Why Geographic Location is So Important in Truss Design

wood trusses

wood trusses

Geographic location is an important factor for truss design. Depending on your geographic location, your trusses will have to account for different amounts of wind and snow.

Timberlake TrussWorks has customers all across Oklahoma, Texas, and Kansas. That means we have lots of different climates and codes we need to consider.

When a customer orders trusses, we can’t proceed without knowing their geographic location. By analyzing the weather patterns and climate history in this geographic location, we can get accurate information about wind and snow loads in the area.

Snow Loads and Trusses

Obviously, Texas and Oklahoma do not get very much snow. The normal live load on the trusses for construction purposes will cover the anticipated maximum snow load for almost all of Texas and Oklahoma.

However, the snow load gradually increases as you get further north and further west towards the Rockies. At this point, we need to take snow load into consideration.

Roofs remain stable with snow loads because of several factors:

-A large moment of inertia

-A small tributary area

-A brief duration

-Proper insulation

Roofs are designed with a certain pitch and insulated properly in order to keep snow from overloading the roof and truss system. The maximum roof load is kept to a short duration in these climates, with the exception of some areas of Kansas.

In parts of Kansas where snow is more frequent, homes must be insulated at a higher grade to keep the air beneath the roof warm, in order to reduce the likelihood of snow buildup and higher snow loads. During our truss design process, we always consider the climate and calculate the proper load capacity expected for each geographical area.

Wind and Trusses

Oklahoma wood trussesIn the plains of Texas, Oklahoma, and Kansas, we have to worry more about the wind than the snow.

There are a few important things to take into account when factoring for wind. The higher the building is off the ground, for example, the more wind it will encounter.

Buildings that are completely enclosed will also handle wind differently than a building that is partially enclosed – like a hay shed with 2 or 3 sides on it. Gable roofs can also catch a lot of wind on the gable end.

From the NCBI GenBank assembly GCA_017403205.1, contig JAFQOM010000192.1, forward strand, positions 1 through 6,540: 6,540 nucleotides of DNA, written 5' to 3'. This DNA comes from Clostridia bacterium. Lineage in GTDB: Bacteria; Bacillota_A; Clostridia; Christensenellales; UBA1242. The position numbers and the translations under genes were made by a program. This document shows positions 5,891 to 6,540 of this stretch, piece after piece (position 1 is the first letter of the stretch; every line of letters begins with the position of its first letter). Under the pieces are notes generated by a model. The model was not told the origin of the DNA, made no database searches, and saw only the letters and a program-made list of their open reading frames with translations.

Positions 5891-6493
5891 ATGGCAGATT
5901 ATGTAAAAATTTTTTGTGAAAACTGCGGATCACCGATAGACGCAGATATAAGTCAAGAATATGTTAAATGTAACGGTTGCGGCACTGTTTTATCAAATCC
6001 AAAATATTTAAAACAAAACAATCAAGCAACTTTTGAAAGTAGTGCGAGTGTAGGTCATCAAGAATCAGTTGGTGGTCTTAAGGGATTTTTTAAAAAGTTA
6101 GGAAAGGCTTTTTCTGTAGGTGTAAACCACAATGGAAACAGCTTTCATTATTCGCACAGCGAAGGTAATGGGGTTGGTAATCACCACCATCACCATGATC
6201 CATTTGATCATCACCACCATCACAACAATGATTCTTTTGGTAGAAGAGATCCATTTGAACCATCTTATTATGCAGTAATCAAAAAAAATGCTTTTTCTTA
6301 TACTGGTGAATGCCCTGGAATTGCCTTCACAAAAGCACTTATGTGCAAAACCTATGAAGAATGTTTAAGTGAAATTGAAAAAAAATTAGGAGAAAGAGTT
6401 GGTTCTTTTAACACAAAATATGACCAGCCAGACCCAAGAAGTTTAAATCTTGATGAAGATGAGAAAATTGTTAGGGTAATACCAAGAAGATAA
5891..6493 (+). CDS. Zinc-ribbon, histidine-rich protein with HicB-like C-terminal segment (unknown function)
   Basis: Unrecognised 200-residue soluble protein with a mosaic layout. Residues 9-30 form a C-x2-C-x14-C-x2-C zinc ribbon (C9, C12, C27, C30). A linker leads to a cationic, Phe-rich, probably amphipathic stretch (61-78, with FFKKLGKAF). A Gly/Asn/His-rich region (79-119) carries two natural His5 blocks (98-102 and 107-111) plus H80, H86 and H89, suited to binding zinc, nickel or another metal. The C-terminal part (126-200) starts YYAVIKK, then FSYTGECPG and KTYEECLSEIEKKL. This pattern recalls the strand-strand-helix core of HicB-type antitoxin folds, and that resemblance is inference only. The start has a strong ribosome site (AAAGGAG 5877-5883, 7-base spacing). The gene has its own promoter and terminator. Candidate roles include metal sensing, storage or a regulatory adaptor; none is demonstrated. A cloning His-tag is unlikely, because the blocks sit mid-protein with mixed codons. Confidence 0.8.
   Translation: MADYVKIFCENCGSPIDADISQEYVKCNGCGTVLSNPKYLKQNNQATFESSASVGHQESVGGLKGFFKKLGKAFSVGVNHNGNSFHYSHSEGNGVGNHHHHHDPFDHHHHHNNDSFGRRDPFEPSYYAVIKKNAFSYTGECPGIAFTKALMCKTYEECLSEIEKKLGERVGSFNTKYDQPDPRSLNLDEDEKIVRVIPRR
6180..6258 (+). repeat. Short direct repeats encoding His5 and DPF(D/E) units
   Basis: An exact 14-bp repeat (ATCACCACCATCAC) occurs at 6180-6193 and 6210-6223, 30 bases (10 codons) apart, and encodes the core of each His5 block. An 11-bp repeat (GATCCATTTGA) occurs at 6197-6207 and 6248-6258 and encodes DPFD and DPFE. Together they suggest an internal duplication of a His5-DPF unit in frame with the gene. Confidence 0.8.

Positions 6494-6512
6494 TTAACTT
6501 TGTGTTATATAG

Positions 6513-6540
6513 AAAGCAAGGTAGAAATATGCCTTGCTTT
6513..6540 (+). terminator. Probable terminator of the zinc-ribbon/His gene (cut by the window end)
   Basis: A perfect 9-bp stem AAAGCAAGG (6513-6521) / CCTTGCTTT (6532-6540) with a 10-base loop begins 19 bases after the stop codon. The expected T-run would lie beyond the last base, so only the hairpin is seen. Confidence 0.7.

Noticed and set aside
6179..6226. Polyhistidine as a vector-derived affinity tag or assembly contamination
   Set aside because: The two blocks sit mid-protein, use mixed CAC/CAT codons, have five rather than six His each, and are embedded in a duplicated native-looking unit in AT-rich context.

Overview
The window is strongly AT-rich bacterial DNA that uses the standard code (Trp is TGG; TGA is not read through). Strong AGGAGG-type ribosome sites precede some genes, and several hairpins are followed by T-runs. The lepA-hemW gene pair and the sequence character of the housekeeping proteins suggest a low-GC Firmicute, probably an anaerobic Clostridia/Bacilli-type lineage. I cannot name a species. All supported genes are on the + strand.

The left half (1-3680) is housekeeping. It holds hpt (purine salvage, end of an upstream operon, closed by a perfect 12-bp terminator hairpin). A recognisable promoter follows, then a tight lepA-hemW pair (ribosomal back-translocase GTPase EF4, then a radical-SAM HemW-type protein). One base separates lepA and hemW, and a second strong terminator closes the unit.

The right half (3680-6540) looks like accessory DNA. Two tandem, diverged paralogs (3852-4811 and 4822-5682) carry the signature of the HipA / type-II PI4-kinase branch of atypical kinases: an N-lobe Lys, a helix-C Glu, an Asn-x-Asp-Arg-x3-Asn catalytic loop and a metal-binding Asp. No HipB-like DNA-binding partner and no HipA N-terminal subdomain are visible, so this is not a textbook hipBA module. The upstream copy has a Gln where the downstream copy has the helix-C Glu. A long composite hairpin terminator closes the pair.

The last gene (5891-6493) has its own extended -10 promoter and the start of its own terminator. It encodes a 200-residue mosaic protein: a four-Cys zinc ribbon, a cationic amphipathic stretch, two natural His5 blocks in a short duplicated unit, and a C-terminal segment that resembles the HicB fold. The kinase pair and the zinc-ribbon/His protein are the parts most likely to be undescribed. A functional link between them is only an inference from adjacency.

Structural codes define an open building as a building with each wall at least 80% open – like a park pavilion or a boat shelter. Buildings can be rated at four different exposure levels, including Exposure A, B, C, or D based on their exposure to wind.

Partially enclosed structures must be designed to withstand wind entering from openings, in order to protect from wind blowing out other walls and lifting the roof off the structure. We consider each opening of a structure during our design process so we can calculate the right amount of bracing needed for durability and safety.

The truss is always designed to handle the maximum wind load, but it is also important to have the gable trusses braced properly. This allows the gable trusses to safely handle even the strongest winds on the plains.

Different Building Categories Change the Way We Build Trusses

Buildings are designed with different wind resistance ratings according to their category – either I, II, III, or IV:

Category I – These buildings represent a low hazard to human life in the event of a failure.

Category II – Any building that doesn’t fall into categories I, III, or IV.

Categories III and IV – These buildings represent a significant hazard to human life in the event of a failure and may also be considered essential facilities. All buildings that store toxic or hazardous waste also fall into these categories.

How Timberlake TrussWorks Software Helps

Using our truss design software, we can build trusses specially designed to handle all of the situations we just talked about.

The specialized software has settings that account for all of these factors. You plug in the height of the building and its exposure rating, for example, to account for wind resistance.

The software also takes into account things like trees around a house: trees break the wind and can significantly reduce the wind load on a home – especially when compared to homes built on the edge of a larger lake or ocean with no break from the wind.

One final setting the software considers is the occupancy load. Buildings with a lot of people inside require a higher wind load than buildings like a barn.

Ready for a Free Quote?

The winds across the plains can be unpredictable. When you build your structures with reliable, high-quality trusses, you can relax knowing you’re safe against even the worst winds and snow loads.

Without properly designed trusses, your building’s structural integrity will be compromised as soon as a heavy wind or snow hits it. With the help of our computerized system and custom-cut wood trusses at Timberlake TrussWorks, you can build structures that stand the test of time.

Contact Brad for a free quote today at (580) 852-3660

**We service Oklahoma, Kansas and North Texas

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